Here's an apt description of today's bond market: It's a bull
market in lunacy.
The Federal Reserve's zero interest rate policy (ZIRP) has pushed
yields on bonds so low, it's also pushed bond or income investors
into assets they would've never dreamed of owning. Subcategories
within the bond market like emerging market debt and high yield
corporate bonds have soaked up billions. And as a result, a nation
of conservative income investors has been converted into a nation
Instead of taking precaution, many income investors are piling into
higher yielding bonds without fully understanding the risks.
They're also missing other opportunities to generate high income,
but with lower risk.
Let's examine three ways income investors are getting into trouble.
High Risk Corporate Bonds
"Junk bonds" or "high yield debt" are corporate bonds issued by
companies with a shaky or unestablished credit history. Naturally,
anyone lending their money to this type of company should expect a
very high yield to compensate for the additional credit risk. Is
This past week, the yield on the
Barclays US Corporate High Yield Index
(NYSEARCA:JNK) fell below 5% for the first time ever. Are sub 5%
yields adequately compensating bond investors for the type of
credit risk packed into junk bonds? Most people buying junk bonds
at today's yields have no understanding of just how dangerous and
volatile these types of bonds are.
Going Too Long on the Yield Curve
Another segment of the population is piling into long dated bonds
(20-year-plus maturities) to get more yield. Unfortunately, prices
for long-term bonds and Treasuries more vulnerable to interest rate
spikes. This leaves unsuspecting people open to a world of hurt.
Our view of long-term Treasuries is as a short-term or temporary
haven and nothing more. When stock prices finally have their long
overdue correction, Treasury prices will spike, creating a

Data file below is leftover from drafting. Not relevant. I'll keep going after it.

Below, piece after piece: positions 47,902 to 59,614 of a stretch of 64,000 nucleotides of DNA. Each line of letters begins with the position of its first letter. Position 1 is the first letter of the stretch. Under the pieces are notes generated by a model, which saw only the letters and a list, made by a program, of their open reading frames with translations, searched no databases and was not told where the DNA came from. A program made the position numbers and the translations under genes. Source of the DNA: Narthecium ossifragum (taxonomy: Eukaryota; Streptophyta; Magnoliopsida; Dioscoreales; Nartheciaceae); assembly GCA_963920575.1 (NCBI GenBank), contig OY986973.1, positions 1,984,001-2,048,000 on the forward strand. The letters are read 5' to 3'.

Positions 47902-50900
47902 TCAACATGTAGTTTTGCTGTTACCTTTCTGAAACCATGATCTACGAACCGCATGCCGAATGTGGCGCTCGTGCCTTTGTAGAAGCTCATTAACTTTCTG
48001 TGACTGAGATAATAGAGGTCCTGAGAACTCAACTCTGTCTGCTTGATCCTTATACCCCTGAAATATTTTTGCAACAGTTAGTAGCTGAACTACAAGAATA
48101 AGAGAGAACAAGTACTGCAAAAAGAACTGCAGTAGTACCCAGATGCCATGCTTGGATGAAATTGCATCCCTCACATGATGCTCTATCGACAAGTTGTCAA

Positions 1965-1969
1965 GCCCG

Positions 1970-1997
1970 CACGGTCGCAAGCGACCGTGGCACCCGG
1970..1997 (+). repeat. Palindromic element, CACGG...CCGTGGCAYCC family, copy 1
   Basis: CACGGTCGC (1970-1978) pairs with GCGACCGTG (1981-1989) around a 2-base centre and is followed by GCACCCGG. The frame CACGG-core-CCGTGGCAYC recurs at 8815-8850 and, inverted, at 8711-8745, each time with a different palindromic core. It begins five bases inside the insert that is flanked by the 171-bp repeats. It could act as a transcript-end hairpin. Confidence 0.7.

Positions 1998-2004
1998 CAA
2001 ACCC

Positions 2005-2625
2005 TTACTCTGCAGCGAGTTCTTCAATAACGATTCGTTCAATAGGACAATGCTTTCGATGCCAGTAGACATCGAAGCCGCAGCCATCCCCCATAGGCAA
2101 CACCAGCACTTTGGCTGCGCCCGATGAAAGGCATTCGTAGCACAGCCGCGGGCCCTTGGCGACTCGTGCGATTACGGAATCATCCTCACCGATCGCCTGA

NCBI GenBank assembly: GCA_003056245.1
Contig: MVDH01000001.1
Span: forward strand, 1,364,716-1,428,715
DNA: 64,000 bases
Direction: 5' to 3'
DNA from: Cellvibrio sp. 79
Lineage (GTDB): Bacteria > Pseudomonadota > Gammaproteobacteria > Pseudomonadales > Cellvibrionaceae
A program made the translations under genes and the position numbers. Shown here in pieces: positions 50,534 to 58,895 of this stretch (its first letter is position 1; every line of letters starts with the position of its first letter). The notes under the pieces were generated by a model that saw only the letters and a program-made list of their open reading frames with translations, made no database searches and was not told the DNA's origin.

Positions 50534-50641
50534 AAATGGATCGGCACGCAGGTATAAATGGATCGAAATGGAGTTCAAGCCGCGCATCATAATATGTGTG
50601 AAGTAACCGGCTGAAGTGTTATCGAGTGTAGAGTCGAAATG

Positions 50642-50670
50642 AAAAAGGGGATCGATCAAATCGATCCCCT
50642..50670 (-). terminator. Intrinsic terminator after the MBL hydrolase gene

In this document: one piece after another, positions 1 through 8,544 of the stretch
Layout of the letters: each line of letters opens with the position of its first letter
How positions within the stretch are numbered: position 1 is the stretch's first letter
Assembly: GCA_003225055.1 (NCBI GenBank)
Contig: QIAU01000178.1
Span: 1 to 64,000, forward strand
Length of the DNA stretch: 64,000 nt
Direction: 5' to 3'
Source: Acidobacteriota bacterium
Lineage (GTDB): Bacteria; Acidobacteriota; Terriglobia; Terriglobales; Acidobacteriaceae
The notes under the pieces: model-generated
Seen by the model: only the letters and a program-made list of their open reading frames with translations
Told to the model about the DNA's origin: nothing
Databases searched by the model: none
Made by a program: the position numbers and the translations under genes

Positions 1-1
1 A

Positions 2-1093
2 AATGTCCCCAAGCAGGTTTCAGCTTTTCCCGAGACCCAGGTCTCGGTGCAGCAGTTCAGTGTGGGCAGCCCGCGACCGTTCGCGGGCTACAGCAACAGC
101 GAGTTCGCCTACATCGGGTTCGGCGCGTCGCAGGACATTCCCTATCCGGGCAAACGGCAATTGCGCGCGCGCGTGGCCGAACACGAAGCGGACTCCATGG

short-term trading opportunity.
Betting on Shaky Countries
Here's another sign of lunacy in the bond market: Frontier market
countries are raising billions of dollars faster than the flick of
reports that, "Rwanda sold $400 million in dollar-denominated
10-year bonds at an annual yield of just 6.87%."
Although Rwanda has grown rapidly, around 50% of the population
still lives below the poverty line. Approximately 90% of its
workforce works in the fields. "As a result, the country is heavily
dependent on foreign aid, which covers about 10% of gross domestic
It's a sure bet that when the next credit crunch arrives, nations
like Rwanda will default on their debt. Heck, even developed
countries like Japan, Spain, and Italy have the same acute risk!
High Income, Lower Risk
There are much better strategies for generating high income than
three examples you just read about. Selling covered call options is
just one example.
Since the beginning of the year, our
Income Mix Portfolio
has generated over $3,000 of monthly income. How do we do it?
Instead of chasing yields in high risk bonds, we use a lower risk
strategy by selling covered calls. It allows us to still collect
dividends on the underlying
and to cushion our portfolio against market declines.
Editor's note: This story by Ron DeLegge originally appeared on
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